The Effect of Sound Stimulation on Pure-tone Hearing Threshold
|The safety and scientific validity of this study is the responsibility of the study sponsor and investigators. Listing a study does not mean it has been evaluated by the U.S. Federal Government. Read our disclaimer for details.|
|ClinicalTrials.gov Identifier: NCT01184248|
Recruitment Status : Completed
First Posted : August 18, 2010
Last Update Posted : September 8, 2011
The purpose of this study is to investigate if sound stimulation could improve pure-tone hearing threshold.
In the late 1990s, researchers discovered that acoustic stimuli slow progressive sensorineural hearing loss and exposure to a moderately augmented acoustic environment can delay the loss of auditory function. In addition, prolonged exposure to an augmented acoustic environment could improve age-related auditory changes. These ameliorative effects were shown in several types of mouse strains, as long as the acoustic environment was provided prior to the occurrence of severe hearing loss.
In addition to delaying progressive hearing loss, acoustic stimuli could also protect hearing ability against damage by traumatic noise. In particular, a method called forward sound conditioning (i.e., prior exposure to moderate levels of sound) has been shown to reduce noise-induced hearing impairment in a number of mammalian species, including humans.
Interestingly, recent report has suggested that low-level sound conditioning also reduces free radical-induced damage to hair cells, increases antioxidant enzyme activity, and reduces Cox-2 expression in cochlea, and can enhance cochlear sensitivity. Specifically, increased cochlear sensitivity was observed when distortion product otoacoustic emissions (DPOAEs) and compound action potentials (CAPs) were measured.
In addition to forward sound conditioning, backward sound conditioning (i.e., the use of acoustic stimuli after exposure to a traumatic noise) has been shown to protect hearing ability against acoustic trauma and to prevent the cortical map reorganization induced by traumatic noise.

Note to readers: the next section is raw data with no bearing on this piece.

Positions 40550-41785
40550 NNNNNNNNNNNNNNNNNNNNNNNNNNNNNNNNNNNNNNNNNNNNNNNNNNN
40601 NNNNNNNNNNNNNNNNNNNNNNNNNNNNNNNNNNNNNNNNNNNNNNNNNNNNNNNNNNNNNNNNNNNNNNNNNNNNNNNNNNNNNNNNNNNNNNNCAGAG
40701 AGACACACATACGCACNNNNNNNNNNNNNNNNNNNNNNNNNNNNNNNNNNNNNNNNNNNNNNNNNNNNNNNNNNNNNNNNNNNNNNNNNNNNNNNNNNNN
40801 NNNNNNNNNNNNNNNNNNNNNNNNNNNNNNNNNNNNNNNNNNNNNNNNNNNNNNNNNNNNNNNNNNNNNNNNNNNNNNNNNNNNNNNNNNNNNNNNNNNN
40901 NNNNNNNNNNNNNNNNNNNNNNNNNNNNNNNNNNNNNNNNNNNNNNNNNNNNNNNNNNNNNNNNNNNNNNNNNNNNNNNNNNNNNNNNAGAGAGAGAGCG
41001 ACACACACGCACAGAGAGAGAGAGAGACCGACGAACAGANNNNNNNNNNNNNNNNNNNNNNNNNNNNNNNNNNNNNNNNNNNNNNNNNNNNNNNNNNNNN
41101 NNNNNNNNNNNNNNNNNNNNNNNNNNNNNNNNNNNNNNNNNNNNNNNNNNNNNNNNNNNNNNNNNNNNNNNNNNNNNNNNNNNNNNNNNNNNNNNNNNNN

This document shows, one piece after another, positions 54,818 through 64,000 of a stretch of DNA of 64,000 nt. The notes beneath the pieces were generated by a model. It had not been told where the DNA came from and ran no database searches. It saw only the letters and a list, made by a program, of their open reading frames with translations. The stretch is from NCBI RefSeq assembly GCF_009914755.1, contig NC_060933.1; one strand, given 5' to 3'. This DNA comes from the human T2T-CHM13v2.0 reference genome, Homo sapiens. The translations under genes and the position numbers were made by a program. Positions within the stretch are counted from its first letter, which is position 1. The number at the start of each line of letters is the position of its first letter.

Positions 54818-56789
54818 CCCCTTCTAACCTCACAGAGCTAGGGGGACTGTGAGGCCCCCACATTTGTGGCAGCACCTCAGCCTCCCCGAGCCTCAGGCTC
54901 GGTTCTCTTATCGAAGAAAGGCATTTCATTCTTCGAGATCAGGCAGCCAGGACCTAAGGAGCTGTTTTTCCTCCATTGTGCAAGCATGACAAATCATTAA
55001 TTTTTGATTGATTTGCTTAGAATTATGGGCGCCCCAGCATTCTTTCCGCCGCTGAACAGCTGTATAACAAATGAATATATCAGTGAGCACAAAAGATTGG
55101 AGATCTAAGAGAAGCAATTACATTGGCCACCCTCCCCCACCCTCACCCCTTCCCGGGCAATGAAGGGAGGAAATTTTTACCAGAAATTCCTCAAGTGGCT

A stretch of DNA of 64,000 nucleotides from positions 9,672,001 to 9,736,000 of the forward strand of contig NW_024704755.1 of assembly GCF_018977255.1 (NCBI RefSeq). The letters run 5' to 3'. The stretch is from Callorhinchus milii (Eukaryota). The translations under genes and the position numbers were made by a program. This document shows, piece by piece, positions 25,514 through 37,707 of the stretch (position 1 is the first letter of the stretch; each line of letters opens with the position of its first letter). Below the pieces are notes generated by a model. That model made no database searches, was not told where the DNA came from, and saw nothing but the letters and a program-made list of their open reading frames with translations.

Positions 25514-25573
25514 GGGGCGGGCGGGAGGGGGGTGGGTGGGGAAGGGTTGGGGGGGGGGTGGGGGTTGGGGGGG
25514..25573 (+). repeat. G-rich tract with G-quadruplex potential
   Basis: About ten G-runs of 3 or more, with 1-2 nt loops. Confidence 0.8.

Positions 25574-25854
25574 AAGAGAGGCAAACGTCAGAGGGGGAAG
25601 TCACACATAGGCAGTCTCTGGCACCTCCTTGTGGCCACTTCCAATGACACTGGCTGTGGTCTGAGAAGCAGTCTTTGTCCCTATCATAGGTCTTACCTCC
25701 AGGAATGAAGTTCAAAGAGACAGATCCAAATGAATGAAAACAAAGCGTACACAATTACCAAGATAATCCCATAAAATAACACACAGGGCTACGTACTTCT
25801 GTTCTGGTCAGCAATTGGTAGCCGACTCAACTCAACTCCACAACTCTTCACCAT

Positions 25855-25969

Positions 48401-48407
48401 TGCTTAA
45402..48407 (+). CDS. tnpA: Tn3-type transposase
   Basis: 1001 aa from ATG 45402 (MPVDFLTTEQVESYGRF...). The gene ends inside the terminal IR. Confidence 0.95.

Based on the results of animal studies, the investigators conducted a human study in 2007 and observed that sound stimulation could improve hearing ability. On average, the pure-tone hearing threshold decreased by 8.91 dB after sound stimulation for 2 weeks. In that study, however, the investigators observed only the hearing threshold changes by sound stimulation.
To verify the previous ameliorative effect of sound stimulation, the investigators included a control period in this study.
|Condition or disease||Intervention/treatment||Phase|
|Sensorineural Hearing Loss||Behavioral: Sound stimulation||Not Applicable|
|Study Type :||Interventional (Clinical Trial)|
|Estimated Enrollment :||30 participants|
|Intervention Model:||Single Group Assignment|
|Masking:||None (Open Label)|
|Official Title:||The Effect of Sound Stimulation on Pure-tone Hearing Threshold|
|Study Start Date :||May 2010|
|Actual Primary Completion Date :||December 2010|
|Actual Study Completion Date :||January 2011|
- Behavioral: Sound stimulation
Listening to sound stimuli at the lowest audible level.
- Changes of pure-tone hearing thresholds after sound stimulation [ Time Frame: 4-6 weeks ]
To learn more about this study, you or your doctor may contact the study research staff using the contact information provided by the sponsor.
Please refer to this study by its ClinicalTrials.gov identifier (NCT number): NCT01184248
|United States, California|
|Los Angeles, California, United States, 90005|
|Principal Investigator:||Eunyee Kwak, Ph.D.||Earlogic Auditory Research Institute|